Unix Tip: Make ‘less’ more friendly

February 11, 2011

You probably know about less: it is a standard tool that allows scrolling up and down in documents that do not fit on a single screen. Less has a very handy feature, which can be turned on by invoking it with the -i flag. This causes less to ignore case when searching. For example, ‘udf’ will find ‘udf’, ‘UDF’, ‘UdF’, and any other combination of upper-case and lower-case. If you’re used to searching in a web browser, this is probably what you want. But less is even more clever than that. If your search pattern contains upper-case letters, the ignore-case feature will be disabled. So if you’re looking for ‘QXml’, you will not be bothered by matches for the lower-case ‘qxml’. (This is equivalent to ignorecase + smartcase in vim.)

So how do we take this useful feature and make it permanent, so that we don’t have to remember to type less -i every time? We could create an alias less='less -i'. But there are tools (such as git-log) that invoke less on their own, and they will not know about the ignore-case option. It would be better if we could tell less that we always want that feature on, regardless of startup flags. This article will teach you how to do that.

Read the rest of this entry »


Today’s Random Firefox Trick…

May 22, 2009

… you can select non-contiguous regions of text by holding Ctrl while selecting with the mouse! (If you have a table, it will select a rectangle instead.)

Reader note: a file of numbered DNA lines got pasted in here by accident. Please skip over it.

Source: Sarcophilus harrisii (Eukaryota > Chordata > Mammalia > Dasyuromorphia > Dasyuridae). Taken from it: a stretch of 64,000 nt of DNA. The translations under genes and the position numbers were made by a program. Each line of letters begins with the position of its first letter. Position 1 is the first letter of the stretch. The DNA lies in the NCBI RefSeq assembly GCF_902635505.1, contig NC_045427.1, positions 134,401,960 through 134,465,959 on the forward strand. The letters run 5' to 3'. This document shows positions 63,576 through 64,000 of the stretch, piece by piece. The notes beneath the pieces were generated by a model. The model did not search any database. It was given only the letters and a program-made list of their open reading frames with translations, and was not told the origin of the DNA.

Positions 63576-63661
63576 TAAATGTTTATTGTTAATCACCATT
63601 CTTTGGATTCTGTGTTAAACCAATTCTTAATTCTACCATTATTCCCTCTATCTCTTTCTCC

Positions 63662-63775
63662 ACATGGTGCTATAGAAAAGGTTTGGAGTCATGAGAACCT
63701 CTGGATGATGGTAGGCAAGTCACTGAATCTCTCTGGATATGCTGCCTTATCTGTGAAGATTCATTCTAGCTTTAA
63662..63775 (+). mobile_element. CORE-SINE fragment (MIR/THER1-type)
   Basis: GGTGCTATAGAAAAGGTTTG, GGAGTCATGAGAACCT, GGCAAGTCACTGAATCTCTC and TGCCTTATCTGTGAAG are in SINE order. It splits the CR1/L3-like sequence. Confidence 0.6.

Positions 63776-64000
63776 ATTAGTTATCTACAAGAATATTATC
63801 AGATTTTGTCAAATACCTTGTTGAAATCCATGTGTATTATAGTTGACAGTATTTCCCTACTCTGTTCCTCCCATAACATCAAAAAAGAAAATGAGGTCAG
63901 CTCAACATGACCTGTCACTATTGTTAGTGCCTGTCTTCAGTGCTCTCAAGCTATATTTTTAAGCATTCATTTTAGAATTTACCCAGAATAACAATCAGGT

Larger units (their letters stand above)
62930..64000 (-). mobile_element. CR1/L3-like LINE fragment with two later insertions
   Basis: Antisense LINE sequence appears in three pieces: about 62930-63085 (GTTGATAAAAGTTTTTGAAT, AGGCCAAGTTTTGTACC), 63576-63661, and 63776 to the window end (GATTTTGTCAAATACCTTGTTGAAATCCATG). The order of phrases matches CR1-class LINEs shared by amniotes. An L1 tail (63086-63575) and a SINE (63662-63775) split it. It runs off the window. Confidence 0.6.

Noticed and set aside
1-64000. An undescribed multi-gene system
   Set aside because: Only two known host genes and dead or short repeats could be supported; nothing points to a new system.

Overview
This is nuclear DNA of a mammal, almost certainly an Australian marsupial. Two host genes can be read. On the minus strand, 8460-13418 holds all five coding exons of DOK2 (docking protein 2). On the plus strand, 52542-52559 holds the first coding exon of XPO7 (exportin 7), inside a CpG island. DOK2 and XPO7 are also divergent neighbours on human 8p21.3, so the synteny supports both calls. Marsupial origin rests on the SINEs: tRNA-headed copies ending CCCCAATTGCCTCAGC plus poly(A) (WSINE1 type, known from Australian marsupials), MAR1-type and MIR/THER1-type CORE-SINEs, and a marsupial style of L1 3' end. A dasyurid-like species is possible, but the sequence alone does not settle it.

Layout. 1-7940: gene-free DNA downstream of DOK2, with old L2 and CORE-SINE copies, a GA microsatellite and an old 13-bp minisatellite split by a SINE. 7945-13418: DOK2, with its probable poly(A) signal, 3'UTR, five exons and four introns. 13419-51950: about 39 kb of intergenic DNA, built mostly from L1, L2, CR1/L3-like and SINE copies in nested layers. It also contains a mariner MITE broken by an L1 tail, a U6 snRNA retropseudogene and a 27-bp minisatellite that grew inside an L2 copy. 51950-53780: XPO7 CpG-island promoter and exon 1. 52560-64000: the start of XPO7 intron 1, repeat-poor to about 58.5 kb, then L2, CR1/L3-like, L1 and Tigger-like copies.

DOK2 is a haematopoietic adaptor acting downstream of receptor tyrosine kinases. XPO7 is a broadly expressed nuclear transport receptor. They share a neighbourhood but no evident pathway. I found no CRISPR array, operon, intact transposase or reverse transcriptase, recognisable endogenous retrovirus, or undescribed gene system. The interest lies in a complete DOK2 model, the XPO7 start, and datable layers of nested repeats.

Two OpenOffice.org Writer Tricks

February 16, 2009

Trick #1: Stop AutoText from switching to Times New Roman

I often edit files in fonts other than Times New Roman, just because that font is so ubiquitous. And I sometimes use AutoText to insert frequently used phrases, or Romanian words in an English text (so that I don’t have to switch languages constantly). One thing that has always annoyed me is that after invoking an AutoText completion (F3), the next characters will always be in Times New Roman (even if the AutoText itself is in another font).

As it turns out, this happens because Times New Roman is the font of the Default paragraph style. So hit F11 and modify your style to use the desired font. In fact (and this is a topic for another day), styles should be used in most cases and formatting a selection of text (bold, italic, font, font size, paragraph indentation) should rarely be done by hand. This is very unintuitive to people who have been using text editors before the GUI era.

Trick #2: Insert Formula without switching into formula-edit mode

Read the rest of this entry »


pv: Progress Bar for md5sum et al.

February 4, 2009

Tools that know they will take a long time often come with a built-in progress indicator, but there are other utilities on Linux that often leave the user frustratedly tapping their fingers, wondering how much longer they will have to wait.

Luckily, there is a nifty little tool called pv that will donate a progress bar to any program that can read from standard input or a pipe. pv probably stands for pipe viewer.

1. Simple example: figure out how long an md5sum will take:

pv eternal.avi |md5sum

will display something like

96.5MB 0:00:05 [25.3MB/s] [=======>                                    ]  9% ETA 0:00:48

Read the rest of this entry »


Rescaling a PDF File

February 17, 2008

I had a PDF file which I wanted to print with multiple pages per sheet. But the margins were so big that a lot of paper would have gone to waste.